They sit there, the fire between them like a warm lamp, and stare at each other for a bit.
"Hi," she says tentatively. Zuko doesn't trust himself to speak.
"Are you," Katara begins, but flounders, "…um…you know."
Through the eye slits of the mask he tries to study her face in the firelight. He watches as her agitation grows with the pause stretching between them; the way her lip curls over her teeth confirms all his suspicions.
"Are you…trying to escape too?" The waterbender's voice carries in the darkness at a softer pitch than he's ever heard it (probably frightened out of her wits), but the sound has long been embedded in Zuko's memory, held as closely in his thoughts as all things tied to the Avatar are kept. Like burrowing scarabs, he carries a piece of each beneath his skin: here is the bouncing child who stood in the way of everything he wanted; here is the boy who taught him that all the training in the world is nothing if you don't know how to duck; here is the beast that carries off his hopes and dreams to an empty sky.
Here, face lit by the glow of the firebending she despises, is the girl who tried to drown him in snow and ice, who would have been his killer in the North. He can be her killer today—here and now make certain her threat never comes to pass.
And to think, I tied this girl to a tree once.
The recollection is a wistful one, and Zuko senses the irony (irony the girl is no doubt oblivious to) hanging over his shoulder like a specter of pass misdeeds. He decides to have pity on her. After all, he has no means to hold her and certainly no means to capture the Avatar. Killing her would be messy and bothering with her otherwise is pointless…except that if he helps her out it will piss off his sister, and that suits Zuko just fine.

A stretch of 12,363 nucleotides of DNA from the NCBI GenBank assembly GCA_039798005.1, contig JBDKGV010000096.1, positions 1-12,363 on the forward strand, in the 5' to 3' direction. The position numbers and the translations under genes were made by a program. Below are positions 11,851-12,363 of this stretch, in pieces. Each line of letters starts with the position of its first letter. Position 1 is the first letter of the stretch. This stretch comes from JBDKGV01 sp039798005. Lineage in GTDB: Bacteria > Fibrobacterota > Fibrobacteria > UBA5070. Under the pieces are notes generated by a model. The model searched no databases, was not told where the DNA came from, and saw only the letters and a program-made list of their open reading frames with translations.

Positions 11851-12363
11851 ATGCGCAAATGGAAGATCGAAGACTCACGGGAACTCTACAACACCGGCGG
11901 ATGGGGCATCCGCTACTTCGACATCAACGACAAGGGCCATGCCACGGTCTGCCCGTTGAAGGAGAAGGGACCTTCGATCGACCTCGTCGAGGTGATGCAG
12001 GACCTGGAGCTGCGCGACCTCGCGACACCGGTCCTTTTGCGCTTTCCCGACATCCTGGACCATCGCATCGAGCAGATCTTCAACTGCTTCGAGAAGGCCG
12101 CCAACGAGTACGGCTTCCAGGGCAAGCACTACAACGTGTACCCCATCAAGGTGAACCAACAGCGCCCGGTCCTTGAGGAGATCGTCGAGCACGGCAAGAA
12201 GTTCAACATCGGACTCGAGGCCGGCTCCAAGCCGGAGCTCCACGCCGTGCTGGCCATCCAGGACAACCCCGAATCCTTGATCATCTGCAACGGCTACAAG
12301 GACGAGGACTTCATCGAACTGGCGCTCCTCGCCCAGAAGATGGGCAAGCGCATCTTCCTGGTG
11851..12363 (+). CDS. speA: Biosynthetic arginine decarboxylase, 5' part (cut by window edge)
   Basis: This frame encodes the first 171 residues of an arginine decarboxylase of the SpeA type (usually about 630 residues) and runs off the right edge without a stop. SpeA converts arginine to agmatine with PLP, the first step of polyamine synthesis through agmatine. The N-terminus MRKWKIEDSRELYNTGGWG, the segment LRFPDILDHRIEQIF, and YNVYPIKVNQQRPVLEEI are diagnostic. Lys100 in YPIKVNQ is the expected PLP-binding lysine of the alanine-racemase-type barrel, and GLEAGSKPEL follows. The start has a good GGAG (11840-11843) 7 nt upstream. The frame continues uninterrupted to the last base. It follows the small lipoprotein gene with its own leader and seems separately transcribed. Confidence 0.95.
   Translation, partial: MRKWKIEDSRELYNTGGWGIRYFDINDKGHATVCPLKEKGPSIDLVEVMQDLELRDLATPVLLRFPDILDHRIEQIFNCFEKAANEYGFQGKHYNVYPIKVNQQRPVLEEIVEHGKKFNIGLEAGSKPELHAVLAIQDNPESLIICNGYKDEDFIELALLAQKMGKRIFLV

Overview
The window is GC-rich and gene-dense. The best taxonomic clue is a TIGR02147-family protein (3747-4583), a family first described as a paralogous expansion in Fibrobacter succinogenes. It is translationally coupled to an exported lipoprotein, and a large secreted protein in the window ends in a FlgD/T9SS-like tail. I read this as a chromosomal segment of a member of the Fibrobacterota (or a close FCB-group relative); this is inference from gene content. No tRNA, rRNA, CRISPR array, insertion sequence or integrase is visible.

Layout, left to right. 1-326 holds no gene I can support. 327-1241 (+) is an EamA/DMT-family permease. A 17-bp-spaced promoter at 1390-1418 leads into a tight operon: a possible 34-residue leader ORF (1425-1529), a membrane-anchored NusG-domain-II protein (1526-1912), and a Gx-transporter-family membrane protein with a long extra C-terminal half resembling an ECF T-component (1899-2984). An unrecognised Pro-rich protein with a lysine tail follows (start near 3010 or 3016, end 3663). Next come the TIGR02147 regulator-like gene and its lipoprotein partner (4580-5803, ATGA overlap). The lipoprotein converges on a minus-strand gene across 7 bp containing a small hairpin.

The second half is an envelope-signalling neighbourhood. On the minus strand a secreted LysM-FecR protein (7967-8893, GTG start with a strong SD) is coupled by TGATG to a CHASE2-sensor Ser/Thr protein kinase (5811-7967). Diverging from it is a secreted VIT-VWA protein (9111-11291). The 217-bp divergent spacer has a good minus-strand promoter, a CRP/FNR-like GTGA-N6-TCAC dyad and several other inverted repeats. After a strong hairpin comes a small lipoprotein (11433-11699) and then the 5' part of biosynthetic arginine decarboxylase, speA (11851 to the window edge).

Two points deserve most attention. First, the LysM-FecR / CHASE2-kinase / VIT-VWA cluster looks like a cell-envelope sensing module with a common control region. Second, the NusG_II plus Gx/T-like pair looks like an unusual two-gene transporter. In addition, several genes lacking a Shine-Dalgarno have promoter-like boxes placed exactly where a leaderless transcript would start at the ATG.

"I'm not trying, I am," he grumbles, speaking from the back of his throat to deepen his voice. "Back up ten feet. No talking."
Any help is better than no help, Katara rationalizes. She does as she's been told, and after eight feet or so notices an opening on her left. In the darkness the firebender turns in front of her and begins to crawl down the side tunnel without so much as a wave. Every few feet he lights a tiny flare, just enough to give her a beacon, and Katara follows the sparks in silence.